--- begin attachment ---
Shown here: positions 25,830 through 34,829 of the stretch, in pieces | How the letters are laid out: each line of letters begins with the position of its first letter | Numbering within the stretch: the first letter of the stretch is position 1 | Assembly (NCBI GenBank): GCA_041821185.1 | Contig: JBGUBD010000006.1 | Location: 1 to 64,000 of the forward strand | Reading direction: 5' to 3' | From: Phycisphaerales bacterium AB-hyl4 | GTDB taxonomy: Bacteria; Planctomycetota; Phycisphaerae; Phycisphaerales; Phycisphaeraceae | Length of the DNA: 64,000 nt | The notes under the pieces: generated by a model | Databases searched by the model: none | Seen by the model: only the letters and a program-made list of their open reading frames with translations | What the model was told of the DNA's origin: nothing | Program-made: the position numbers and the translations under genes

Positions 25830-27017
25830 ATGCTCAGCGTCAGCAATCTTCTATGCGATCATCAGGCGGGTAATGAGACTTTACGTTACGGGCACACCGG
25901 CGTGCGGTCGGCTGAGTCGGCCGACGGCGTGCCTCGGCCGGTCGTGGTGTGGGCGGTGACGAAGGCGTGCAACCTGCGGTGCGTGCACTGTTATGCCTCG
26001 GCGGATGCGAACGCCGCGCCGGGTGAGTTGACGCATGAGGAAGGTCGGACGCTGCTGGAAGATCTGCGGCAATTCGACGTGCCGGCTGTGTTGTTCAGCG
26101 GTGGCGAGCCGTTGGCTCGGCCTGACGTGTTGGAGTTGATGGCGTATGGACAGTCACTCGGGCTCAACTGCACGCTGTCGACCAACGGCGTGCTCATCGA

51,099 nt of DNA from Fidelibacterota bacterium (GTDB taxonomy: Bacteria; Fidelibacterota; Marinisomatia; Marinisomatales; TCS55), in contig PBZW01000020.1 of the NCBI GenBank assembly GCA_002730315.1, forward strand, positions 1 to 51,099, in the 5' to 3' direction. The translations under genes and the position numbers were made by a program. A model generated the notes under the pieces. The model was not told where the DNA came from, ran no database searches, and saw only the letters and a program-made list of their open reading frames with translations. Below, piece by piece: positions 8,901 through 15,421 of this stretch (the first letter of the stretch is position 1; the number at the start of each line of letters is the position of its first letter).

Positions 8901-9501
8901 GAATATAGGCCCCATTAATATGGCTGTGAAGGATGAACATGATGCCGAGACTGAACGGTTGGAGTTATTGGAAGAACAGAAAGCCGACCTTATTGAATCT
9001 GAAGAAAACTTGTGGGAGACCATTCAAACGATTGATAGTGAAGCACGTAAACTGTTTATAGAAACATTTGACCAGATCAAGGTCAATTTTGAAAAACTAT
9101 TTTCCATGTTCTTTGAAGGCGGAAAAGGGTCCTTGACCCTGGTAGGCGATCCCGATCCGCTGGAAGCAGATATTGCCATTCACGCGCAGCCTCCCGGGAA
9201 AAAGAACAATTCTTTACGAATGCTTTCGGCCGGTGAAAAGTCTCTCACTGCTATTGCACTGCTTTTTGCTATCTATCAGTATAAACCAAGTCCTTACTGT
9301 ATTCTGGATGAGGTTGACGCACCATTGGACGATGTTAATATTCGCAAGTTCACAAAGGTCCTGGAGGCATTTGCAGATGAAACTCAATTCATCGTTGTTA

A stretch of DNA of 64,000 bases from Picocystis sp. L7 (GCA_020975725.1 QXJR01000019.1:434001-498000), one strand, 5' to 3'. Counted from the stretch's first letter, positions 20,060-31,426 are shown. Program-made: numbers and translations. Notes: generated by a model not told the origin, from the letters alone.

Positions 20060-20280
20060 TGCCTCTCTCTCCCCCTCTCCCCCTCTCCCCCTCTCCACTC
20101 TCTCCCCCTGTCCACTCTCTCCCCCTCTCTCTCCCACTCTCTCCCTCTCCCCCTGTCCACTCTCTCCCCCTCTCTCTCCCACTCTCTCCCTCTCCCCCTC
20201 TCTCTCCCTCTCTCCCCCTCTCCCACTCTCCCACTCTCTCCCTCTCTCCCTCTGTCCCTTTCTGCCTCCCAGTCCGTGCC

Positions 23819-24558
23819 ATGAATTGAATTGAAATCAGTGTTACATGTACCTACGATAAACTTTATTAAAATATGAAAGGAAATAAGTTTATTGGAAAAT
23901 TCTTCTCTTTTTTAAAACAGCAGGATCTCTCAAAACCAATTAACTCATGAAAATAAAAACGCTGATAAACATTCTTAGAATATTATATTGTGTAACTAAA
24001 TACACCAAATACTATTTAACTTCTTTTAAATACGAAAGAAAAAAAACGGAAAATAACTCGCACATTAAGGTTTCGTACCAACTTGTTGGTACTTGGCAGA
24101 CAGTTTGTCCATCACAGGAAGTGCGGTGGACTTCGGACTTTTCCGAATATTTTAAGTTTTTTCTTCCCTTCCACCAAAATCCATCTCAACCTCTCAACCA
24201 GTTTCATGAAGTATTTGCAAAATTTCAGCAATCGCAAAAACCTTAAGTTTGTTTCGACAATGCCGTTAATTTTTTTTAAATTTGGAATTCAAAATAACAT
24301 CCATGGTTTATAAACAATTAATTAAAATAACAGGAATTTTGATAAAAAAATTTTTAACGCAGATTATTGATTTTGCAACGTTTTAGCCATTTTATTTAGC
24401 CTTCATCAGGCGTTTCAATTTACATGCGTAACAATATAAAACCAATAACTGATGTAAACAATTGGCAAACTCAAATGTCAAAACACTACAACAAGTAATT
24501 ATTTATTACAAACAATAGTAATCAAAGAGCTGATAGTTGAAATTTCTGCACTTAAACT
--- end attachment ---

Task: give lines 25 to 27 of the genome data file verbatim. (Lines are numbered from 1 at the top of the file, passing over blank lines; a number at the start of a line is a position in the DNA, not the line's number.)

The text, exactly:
24301 CCATGGTTTATAAACAATTAATTAAAATAACAGGAATTTTGATAAAAAAATTTTTAACGCAGATTATTGATTTTGCAACGTTTTAGCCATTTTATTTAGC
24401 CTTCATCAGGCGTTTCAATTTACATGCGTAACAATATAAAACCAATAACTGATGTAAACAATTGGCAAACTCAAATGTCAAAACACTACAACAAGTAATT
24501 ATTTATTACAAACAATAGTAATCAAAGAGCTGATAGTTGAAATTTCTGCACTTAAACT